What's The Best Way to Show Scene-Breaks?

In ebooks, even more than print, it’s important to give your reader visual cues when things change.  For this reason, we encourage authors to use vertical whitespace to provide cues for changes in the narrative like scenebreaks.  While vertical whitespace is created differently by file conversion companies than by most writers, you can achieve the same impact by marking your manuscript with something as simple as 3 asterisks in a row. e.g., * * * .  That cues your reader—or your conversion house—that your book has moved forward in time; that a POV has changed, or that the reader has entered a new scene. 

In Stephanie Fine's terrific YA novel, "The Howling of the Wind," Stephanie alerts her readers to a scene change by using both a graphic (in the trades, called "a fleuron,") as well as a flush-left paragraph to show the start of a new scene.  In the comedic romp, "Jan of Cleveland," shown here on a Nook device, author Liz Kingsbury McKeown uses both a Blackletter font to set the medieval time-travel mood, and vertical whitespace to indicate a scenebreak almost immediately after her first chapter opens.  

Examples (click to enlarge in a lightbox):

 
 

A fleuron used to create a scenebreak in The Howling of the Wind.
A fleuron used to create a scenebreak in The Howling of the Wind.
 

In Stephanie Fine's terrific YA novel, "The Howling of the Wind," Stephanie alerts her readers to a scene change by using both a graphic (in the trades, called "a fleuron,") as well as a flush-left paragraph to show the start of a new scene.  In the comedic romp, "Jan of Cleveland," shown here on a Nook device, author Liz Kingsbury McKeown uses both a Blackletter font to set the medieval time-travel mood, and vertical whitespace to indicate a scenebreak almost immediately after her first chapter opens.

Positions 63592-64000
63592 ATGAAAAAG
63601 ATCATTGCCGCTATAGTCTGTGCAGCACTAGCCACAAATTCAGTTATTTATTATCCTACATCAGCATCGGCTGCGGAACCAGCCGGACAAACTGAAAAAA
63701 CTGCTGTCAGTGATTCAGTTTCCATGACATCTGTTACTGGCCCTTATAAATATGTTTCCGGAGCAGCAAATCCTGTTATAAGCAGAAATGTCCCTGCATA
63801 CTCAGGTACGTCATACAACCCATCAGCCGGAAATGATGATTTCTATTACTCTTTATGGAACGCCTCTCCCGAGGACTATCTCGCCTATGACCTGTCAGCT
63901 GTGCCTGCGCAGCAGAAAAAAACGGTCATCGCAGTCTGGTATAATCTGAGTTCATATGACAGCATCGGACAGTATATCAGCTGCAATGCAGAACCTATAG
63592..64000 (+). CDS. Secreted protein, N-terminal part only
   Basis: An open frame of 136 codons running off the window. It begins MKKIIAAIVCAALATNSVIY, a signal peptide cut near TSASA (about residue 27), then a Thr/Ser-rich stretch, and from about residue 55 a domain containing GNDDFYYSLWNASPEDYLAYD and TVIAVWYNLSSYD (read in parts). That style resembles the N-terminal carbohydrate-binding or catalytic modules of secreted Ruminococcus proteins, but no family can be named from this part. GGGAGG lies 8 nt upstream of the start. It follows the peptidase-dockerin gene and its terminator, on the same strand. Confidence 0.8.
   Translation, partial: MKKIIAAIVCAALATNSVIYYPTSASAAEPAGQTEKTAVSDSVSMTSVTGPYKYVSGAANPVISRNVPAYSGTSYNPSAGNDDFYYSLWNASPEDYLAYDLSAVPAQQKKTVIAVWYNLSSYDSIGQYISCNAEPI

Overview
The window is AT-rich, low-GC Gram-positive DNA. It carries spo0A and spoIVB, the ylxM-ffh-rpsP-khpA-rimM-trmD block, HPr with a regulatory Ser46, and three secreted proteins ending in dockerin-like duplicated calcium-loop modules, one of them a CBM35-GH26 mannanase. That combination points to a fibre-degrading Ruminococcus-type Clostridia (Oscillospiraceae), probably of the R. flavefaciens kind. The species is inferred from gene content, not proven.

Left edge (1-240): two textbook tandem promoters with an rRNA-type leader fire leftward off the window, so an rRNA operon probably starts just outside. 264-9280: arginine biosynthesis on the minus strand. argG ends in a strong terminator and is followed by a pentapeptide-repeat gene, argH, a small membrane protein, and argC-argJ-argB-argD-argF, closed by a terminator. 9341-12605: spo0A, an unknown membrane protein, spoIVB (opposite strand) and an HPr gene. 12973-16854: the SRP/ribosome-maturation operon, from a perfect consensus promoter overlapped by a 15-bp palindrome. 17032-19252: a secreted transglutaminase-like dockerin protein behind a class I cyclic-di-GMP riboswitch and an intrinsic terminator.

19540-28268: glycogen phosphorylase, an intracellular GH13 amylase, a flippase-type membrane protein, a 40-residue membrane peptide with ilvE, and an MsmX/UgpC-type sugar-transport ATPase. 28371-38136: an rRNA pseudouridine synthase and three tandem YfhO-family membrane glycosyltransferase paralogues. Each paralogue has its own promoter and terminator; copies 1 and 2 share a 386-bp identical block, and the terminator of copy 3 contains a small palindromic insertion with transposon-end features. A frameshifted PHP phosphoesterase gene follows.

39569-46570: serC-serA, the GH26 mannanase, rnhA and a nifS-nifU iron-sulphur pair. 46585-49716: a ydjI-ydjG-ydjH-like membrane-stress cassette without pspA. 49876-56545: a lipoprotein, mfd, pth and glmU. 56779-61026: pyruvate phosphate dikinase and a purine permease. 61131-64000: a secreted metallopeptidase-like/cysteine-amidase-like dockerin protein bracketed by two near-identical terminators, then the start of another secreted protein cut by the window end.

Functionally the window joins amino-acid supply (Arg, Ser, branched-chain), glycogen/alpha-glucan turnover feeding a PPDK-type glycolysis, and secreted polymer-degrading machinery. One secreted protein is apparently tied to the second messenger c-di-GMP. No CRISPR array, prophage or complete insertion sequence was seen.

Both Blackletter and whitespace used effectively in the comedic romp, Jan of Cleveland
Both Blackletter and whitespace used effectively in the comedic romp, Jan of Cleveland

 

As you can see, fleurons, vertical whitespace, and flush-left paragraphs, used alone or in combination, can be very effective. 

 

 

 

Holiday Closing Alert! Memorial Day, 2020   

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As amazing as it is, this year, for the first time ever,  we're going to be closed for Memorial Day!

That means we're going to be closed, Saturday-Monday May 23rd-25th,  2020.

I know what you're thinking--what???  The whole country's been closed down for two months!  Whaddya mean, you're taking off?  Well, we haven't been closed.  We've been here working harder than ever, due to a wildly increased demand for our services, so honestly, the Crew and I desperately need these days away.  No telephone calls or emails will be answered.  The admin office needs a break.  We'll be back, everything to the ready, the morning of Tuesday, May 26th, to get cracking.  Thank you for your support and understanding.  And please, don't forget why we honor Memorial Day.  We should never--never--forget The Fallen.  

For those of you already in production, the production crew is running full steam; Judith (QA--Quality assurance, our Princess of Perfection) and Jay (Our Doyenne of Customer Delight) will be here and working, checking books and sending them out, so please, don't worry.  It's just we lazybones in the admin office that need a break!